Introduction to Epoxies2021-03-04T11:15:39+00:00
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The thermal curing of an epoxy resin with a dianhydride dates to the 1960s.  BTDA, PMDA and maleic anhydride were just getting established at that time.

An epoxy resin is a thermosetting prepolymer consisting of epoxide and other functional groups. Epoxy resins can be cross-linked or homopolymerized into a three-dimensional network by utilizing curatives.

A wide range of curatives are offered for thermal or ambient curing. Examples include amines, polyfunctional acids, thiols, phenols, anhydrides and alcohols. They are frequently called curing hardeners or agents.

Types of epoxy resin include cycloaliphatics with saturated ring structures, those based on the Diglycidyl ether of Bisphenol A (DGEBA), tetrafunctional epoxies like Tetraglycidyl-4,4′-diaminodiphenyl methane (TGDDM), and epoxy novolaks based on formaldehyde and phenol.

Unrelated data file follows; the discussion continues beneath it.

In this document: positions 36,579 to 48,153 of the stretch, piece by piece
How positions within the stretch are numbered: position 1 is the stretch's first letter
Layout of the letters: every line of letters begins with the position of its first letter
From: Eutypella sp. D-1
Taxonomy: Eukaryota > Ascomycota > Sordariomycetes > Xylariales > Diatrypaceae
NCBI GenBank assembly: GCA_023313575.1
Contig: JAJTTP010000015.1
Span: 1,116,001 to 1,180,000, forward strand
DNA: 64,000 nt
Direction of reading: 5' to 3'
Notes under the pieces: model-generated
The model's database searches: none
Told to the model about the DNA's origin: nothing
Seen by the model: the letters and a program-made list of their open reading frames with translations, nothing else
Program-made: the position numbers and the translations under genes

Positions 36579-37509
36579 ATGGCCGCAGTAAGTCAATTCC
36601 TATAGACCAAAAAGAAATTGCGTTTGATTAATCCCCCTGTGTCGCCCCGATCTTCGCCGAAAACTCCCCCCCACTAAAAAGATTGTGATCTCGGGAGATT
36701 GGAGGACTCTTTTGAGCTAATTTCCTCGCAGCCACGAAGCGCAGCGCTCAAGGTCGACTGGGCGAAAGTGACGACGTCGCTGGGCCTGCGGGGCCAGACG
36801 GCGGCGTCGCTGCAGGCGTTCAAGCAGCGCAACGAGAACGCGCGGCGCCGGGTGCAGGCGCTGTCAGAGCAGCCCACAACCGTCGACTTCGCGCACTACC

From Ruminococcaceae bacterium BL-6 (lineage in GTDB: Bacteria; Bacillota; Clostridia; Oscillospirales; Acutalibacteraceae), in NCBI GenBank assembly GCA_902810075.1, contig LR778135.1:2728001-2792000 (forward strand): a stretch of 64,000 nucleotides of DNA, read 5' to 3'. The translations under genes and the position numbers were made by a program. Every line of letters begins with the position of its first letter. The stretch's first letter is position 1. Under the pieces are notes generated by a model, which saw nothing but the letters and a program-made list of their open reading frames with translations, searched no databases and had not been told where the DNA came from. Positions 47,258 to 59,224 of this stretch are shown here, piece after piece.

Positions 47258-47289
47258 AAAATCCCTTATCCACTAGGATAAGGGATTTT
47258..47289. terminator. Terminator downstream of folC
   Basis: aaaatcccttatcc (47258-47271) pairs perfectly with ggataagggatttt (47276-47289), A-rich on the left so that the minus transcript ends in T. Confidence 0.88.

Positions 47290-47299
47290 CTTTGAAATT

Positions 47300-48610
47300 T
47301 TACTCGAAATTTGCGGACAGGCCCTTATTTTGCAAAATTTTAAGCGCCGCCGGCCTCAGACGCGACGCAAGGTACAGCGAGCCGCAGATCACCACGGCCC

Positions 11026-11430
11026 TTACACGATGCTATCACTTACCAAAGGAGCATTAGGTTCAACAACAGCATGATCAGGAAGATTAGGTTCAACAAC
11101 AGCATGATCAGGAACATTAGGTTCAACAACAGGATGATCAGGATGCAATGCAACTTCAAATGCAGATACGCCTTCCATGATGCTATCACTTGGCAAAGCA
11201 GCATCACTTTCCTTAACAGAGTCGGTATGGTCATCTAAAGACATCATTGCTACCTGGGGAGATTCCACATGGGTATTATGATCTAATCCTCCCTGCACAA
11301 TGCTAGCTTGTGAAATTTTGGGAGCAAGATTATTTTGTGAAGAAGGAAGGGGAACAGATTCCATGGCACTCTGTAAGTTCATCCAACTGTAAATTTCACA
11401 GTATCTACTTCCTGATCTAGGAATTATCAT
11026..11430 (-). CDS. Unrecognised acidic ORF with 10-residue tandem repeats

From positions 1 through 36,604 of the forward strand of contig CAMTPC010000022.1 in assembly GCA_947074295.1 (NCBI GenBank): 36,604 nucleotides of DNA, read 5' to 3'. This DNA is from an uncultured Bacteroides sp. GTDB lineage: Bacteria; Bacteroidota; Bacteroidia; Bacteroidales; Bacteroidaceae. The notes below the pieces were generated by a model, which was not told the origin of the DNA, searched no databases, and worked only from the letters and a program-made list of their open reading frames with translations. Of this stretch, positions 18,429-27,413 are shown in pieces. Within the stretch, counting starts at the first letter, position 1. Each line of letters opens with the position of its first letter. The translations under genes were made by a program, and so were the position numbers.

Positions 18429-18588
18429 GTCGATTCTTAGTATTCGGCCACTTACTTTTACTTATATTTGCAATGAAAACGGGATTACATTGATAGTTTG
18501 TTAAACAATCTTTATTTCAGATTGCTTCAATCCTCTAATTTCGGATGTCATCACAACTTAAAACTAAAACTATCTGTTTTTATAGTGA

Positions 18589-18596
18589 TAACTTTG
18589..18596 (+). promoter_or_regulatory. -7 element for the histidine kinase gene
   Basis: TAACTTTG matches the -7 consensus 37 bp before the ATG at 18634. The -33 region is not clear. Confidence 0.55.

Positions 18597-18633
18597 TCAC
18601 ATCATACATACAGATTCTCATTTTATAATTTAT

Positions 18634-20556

Various grades of epoxy resin can be combined to attain the target properties or to decrease total costs.

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The three prominent reactions are involved in the curing of epoxy-anhydride formulations:

In Reaction 1, an anhydride group is opened to create a half-ester and a free carboxylic acid. Typically, this is triggered by a hydroxyl group, as shown, which may come from an accelerator, or the pendant hydroxyl on the epoxy resin. In Reaction 2, the newly generated carboxylic acid group reacts with an epoxide, creating an ester linkage and generating a new hydroxyl group, which subsequently reacts with another anhydride group as shown in Reaction 1, and so on.

Reaction 3, etherification, leads to homopolymerization of epoxy resin. This undesirable reaction reduces the crosslink density of the final network. To prevent residual anhydrides left over in the system, most commercial formulations use an excess of epoxide over the anhydride. The optimal anhydride/epoxide equivalent ratio (A/E) can be anywhere from 0.5 to 1.0 and is determined empirically to maximize the desired performance properties.


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